Based on the record, Quezon City has the least number of solved crime cases at only 43.08% followed by Manila at 50.41% and Malabon at 51.05%.
Sandoval said they will send reminders to police officers in areas with the higher crime rate and order them to take actions on the matter. –Lea Ylagan | UNTV News & Rescue
QC fire leaves 300 families homeless
Fire engulfed a residential area in Sitio Palanas, Barangay Vasra, North Avenue in Quezon City
Quezon City, Philippines – Around 300 families were left homeless by a raging fire that engulfed a residential area in Sitio Palanas, Barangay Vasra, North Avenue in Quezon City Wednesday night, May 23.
Initial investigation of the Bureau of Fire Protection (BFP) revealed that the fire started from the third floor of a three-storey house at around 5:00 p.m. and swiftly spread to a line of houses made of light materials.
“Sa kabilang bahay meron daw palang merong nag-aaway na mag-asawa. Tiningnan namin baka mamaya may naiwan sila noong umalis,” explained QC Fire District’s FInsp. Rosendo Cabillion.
(A couple next door had been fighting. We are checking to see if they left anything [unattended] before leaving the house.)
The fire reached fifth alarm before it was declared fire out at 8:30 p.m.
No one was killed from the incident but five individuals were injured including a fire volunteer.
The agency estimated the damage at one million pesos.
Authorities are still investigating as to the cause of the fire. The fire victims are currently staying in the Amphitheater of the Ninoy Aquino Parks and Wildlife grounds in Quezon City. – Reynante Ponte / Marje Pelayo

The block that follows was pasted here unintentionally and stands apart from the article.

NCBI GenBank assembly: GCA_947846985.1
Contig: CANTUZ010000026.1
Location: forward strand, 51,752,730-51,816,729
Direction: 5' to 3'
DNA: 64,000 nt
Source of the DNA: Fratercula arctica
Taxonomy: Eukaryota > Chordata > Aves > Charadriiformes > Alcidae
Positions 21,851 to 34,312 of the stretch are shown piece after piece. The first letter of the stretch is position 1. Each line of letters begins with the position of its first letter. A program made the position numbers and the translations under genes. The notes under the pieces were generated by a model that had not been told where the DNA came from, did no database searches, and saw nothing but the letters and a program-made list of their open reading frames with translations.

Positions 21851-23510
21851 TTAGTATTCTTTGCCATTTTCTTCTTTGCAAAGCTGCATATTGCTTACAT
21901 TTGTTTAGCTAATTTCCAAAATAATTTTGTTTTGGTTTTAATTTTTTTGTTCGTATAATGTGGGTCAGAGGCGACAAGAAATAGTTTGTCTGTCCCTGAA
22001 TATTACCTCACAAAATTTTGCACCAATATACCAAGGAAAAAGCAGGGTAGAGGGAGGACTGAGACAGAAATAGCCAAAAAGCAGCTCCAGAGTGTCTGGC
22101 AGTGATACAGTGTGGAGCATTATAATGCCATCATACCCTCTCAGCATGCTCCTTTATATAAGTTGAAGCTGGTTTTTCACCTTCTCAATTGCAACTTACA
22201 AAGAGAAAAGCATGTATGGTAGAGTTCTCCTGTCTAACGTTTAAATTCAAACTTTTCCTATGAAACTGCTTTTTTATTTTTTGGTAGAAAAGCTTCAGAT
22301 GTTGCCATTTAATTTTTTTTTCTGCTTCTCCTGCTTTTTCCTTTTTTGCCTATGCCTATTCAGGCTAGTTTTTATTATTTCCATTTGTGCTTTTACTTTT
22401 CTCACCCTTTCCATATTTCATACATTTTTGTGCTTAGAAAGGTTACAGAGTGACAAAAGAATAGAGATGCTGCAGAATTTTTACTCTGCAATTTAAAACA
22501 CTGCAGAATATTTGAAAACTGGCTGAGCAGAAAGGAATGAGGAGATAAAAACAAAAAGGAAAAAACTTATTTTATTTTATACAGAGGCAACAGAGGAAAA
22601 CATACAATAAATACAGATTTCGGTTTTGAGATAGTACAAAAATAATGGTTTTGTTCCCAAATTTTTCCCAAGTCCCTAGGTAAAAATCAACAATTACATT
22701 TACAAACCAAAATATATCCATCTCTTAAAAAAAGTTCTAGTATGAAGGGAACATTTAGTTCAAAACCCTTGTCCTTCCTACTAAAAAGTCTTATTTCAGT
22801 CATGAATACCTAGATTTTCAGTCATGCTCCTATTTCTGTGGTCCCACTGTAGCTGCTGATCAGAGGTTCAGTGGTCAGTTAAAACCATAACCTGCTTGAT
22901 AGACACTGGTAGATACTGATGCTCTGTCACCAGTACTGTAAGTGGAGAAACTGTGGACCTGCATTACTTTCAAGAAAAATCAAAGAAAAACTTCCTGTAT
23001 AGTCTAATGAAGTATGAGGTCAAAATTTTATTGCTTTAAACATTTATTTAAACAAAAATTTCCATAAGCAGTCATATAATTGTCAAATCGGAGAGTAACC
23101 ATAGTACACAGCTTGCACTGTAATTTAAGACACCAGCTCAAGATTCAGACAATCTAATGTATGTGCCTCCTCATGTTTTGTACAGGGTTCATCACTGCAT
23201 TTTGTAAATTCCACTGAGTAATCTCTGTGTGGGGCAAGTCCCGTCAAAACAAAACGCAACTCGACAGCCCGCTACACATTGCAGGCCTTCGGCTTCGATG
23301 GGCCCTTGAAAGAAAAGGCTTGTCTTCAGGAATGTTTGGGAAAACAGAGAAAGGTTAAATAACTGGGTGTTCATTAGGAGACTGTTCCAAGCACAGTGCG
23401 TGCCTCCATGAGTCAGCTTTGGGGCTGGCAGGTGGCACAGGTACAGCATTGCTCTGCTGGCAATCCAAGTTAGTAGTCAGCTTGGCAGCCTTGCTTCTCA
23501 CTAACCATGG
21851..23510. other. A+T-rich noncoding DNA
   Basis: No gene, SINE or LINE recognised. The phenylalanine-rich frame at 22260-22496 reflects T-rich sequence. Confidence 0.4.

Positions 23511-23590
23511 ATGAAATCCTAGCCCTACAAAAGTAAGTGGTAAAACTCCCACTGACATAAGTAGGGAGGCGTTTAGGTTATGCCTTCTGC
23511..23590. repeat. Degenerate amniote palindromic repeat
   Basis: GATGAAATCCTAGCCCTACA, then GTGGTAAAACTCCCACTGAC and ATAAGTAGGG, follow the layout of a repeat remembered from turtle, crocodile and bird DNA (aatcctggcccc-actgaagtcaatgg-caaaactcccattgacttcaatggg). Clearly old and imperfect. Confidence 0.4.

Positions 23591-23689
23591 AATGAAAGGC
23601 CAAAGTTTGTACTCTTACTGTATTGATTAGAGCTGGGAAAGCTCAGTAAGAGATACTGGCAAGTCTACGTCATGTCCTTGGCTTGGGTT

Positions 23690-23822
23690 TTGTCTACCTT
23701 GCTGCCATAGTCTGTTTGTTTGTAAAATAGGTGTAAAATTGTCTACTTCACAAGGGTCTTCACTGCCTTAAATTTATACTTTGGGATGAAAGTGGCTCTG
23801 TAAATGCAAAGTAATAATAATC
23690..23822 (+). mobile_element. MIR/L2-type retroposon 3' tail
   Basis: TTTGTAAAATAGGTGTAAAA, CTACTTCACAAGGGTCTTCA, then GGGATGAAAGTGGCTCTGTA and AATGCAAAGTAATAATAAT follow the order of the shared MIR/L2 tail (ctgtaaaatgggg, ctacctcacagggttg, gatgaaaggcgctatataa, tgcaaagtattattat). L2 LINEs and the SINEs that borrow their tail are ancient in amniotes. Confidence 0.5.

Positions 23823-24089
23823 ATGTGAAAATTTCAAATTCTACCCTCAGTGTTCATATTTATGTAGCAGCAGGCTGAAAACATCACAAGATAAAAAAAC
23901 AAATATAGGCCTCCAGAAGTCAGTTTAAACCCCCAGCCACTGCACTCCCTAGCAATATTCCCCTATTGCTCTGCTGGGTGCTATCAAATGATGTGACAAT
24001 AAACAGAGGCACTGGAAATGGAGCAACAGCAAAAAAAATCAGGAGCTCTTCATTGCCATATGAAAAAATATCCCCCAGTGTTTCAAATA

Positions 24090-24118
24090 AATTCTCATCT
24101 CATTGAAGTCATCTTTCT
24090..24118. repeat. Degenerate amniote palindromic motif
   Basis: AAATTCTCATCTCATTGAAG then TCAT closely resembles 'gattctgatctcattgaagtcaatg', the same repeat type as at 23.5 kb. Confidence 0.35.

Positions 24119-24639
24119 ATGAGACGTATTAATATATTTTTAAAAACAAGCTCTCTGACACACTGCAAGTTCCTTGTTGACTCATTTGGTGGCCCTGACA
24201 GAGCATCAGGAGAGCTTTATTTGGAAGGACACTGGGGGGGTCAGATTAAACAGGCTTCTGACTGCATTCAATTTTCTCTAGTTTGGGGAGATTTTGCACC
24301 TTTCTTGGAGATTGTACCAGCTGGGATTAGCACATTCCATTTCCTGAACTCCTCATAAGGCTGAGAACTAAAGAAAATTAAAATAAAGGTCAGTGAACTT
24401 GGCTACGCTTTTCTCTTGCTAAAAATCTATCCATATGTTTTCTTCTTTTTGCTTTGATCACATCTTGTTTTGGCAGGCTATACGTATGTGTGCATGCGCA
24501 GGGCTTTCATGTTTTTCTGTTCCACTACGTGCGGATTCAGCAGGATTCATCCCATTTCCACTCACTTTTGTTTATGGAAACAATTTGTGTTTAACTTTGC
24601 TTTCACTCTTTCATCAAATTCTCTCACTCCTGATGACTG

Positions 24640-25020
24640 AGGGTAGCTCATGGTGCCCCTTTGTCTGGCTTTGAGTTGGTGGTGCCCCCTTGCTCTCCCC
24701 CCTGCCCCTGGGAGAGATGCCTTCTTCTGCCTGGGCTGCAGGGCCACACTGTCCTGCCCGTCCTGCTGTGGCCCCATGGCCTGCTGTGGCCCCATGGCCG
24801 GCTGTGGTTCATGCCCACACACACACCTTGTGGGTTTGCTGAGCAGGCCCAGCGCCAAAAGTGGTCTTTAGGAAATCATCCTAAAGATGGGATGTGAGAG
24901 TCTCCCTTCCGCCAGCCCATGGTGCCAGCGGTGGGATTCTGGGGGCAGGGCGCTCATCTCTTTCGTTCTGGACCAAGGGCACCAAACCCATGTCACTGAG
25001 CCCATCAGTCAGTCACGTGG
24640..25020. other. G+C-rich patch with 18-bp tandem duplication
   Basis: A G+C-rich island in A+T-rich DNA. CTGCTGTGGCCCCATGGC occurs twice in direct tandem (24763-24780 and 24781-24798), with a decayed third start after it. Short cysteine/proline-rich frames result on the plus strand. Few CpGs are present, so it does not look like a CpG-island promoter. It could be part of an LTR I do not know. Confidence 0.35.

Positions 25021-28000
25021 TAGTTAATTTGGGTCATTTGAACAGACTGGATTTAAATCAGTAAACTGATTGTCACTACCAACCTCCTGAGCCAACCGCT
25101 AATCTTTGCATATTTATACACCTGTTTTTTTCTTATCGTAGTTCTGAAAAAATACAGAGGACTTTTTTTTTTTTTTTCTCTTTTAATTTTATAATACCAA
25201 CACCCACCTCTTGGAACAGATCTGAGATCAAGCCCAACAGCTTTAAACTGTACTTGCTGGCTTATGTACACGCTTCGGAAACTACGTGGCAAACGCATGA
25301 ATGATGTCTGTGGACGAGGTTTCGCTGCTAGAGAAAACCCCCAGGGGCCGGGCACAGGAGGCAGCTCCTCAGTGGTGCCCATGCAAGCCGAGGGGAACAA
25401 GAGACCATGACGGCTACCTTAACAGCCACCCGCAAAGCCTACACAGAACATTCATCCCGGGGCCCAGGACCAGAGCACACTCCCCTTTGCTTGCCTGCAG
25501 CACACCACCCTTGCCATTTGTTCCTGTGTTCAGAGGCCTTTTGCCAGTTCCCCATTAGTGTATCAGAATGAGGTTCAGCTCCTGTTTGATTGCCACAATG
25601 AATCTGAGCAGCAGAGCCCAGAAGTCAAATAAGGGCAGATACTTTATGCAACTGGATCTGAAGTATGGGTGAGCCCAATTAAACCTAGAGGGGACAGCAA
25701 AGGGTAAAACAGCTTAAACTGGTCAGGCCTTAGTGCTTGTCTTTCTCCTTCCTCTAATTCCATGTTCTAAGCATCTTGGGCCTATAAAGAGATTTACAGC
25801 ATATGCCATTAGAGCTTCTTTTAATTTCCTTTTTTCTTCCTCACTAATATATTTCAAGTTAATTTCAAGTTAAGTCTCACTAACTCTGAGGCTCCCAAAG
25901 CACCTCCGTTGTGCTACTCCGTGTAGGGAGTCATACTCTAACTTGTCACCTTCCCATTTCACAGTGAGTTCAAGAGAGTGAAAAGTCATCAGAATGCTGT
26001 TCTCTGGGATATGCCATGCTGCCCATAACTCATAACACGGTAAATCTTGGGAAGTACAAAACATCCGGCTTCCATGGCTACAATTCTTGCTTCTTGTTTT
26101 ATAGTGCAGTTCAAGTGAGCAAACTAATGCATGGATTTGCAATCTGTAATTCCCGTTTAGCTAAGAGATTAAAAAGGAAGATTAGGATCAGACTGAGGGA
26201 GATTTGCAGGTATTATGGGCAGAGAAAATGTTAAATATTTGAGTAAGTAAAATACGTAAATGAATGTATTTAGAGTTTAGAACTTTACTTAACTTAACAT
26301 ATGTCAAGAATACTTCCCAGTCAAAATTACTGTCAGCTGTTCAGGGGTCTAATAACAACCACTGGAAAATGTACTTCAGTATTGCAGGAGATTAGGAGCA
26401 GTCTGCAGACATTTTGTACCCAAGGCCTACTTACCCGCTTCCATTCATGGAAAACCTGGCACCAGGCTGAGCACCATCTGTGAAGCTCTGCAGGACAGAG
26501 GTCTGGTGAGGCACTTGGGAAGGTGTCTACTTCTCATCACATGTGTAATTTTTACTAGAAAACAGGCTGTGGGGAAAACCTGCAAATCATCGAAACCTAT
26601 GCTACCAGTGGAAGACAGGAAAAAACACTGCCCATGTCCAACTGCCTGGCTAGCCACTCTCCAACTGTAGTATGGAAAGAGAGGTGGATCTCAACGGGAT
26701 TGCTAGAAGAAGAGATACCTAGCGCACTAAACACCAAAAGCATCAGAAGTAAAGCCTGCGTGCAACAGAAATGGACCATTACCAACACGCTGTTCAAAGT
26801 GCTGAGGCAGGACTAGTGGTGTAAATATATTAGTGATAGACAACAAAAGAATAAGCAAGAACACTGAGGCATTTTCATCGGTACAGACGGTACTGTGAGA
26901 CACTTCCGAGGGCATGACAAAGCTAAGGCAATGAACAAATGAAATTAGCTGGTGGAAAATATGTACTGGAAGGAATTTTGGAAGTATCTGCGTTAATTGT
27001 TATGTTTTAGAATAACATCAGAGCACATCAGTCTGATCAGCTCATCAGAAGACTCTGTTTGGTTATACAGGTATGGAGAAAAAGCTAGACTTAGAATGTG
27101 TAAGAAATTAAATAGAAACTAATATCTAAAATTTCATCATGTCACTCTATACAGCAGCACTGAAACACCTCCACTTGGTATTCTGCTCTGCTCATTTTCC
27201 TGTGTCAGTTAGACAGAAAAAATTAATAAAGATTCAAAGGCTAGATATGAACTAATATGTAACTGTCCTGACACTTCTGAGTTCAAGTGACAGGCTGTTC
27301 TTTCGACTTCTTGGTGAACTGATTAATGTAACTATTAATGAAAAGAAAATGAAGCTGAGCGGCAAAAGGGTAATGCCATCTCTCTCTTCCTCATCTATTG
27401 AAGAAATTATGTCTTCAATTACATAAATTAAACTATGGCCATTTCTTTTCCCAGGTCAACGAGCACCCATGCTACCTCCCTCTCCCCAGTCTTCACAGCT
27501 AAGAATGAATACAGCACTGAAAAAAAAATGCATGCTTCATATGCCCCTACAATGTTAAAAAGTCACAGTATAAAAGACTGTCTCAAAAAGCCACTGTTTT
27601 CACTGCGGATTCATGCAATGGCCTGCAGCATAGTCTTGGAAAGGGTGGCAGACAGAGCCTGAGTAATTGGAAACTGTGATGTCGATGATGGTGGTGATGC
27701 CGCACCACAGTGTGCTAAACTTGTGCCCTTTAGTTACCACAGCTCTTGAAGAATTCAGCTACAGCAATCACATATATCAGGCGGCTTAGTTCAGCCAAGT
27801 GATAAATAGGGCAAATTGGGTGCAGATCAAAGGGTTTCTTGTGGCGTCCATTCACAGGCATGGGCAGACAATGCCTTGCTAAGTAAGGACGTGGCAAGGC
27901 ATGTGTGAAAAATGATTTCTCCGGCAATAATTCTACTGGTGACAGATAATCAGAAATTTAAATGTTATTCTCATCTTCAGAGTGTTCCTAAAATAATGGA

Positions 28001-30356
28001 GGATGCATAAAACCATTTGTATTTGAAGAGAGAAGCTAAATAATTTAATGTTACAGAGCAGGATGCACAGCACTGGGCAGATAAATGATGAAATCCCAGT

Missing names dismay voters in Quezon City
Voters searching for their names and polling precincts
QUEZON CITY, Philippines – Several voters in various areas in Quezon City were not able to vote because they couldn’t find their names on the voters’ list of the barangay and Sangguniang Kabataan elections Monday, May 14.
In Barangay Payatas-B, some questioned the Commission on Elections (Comelec) as to why their names were missing when in fact, they voted in the 2016 presidential elections.
Aside from missing names, lack of consideration for senior citizens and persons with disability was also a common problem in the area. Voters were also dismayed over the absence of a help desk to assist them.
“Hindi makita ang pangalan ko. Wala naman akong mapagtanungan. Ang sabi hanapin lang. Inikot ko na nang inikot, wala naman,” said voter Ramon Manaoag.
(I couldn’t find my name, and there was no one I could approach to assist. They just told me to continue searching. All my efforts were in vain.)
“Nawawala po ang mga pangalan. Nandyan ang presinto pero wala po ang pangalan…pahirap po talaga sa mga botante. May trabaho pa ko,” said voter Roland Torres.
(Names are missing. The precincts are there but the names are not…such a burden to voters. I still have work to do.)
In barangay Holy Spirit, members of the election board also admitted to lapses in the barangay list of voters.
“May nagki-claim na iyong asawa niya ay nakaboto last election pero wala ngayon. Iyong tatay niya na walong taon ng patay, nandoon ang pangalan,” observed election supervisor Noime Moncada.
(One was claiming that his spouse was able to vote in the last election but is not on the list this time. But his father, who has been dead for eight years, is on the list.) — Grace Casin | UNTV News & Rescue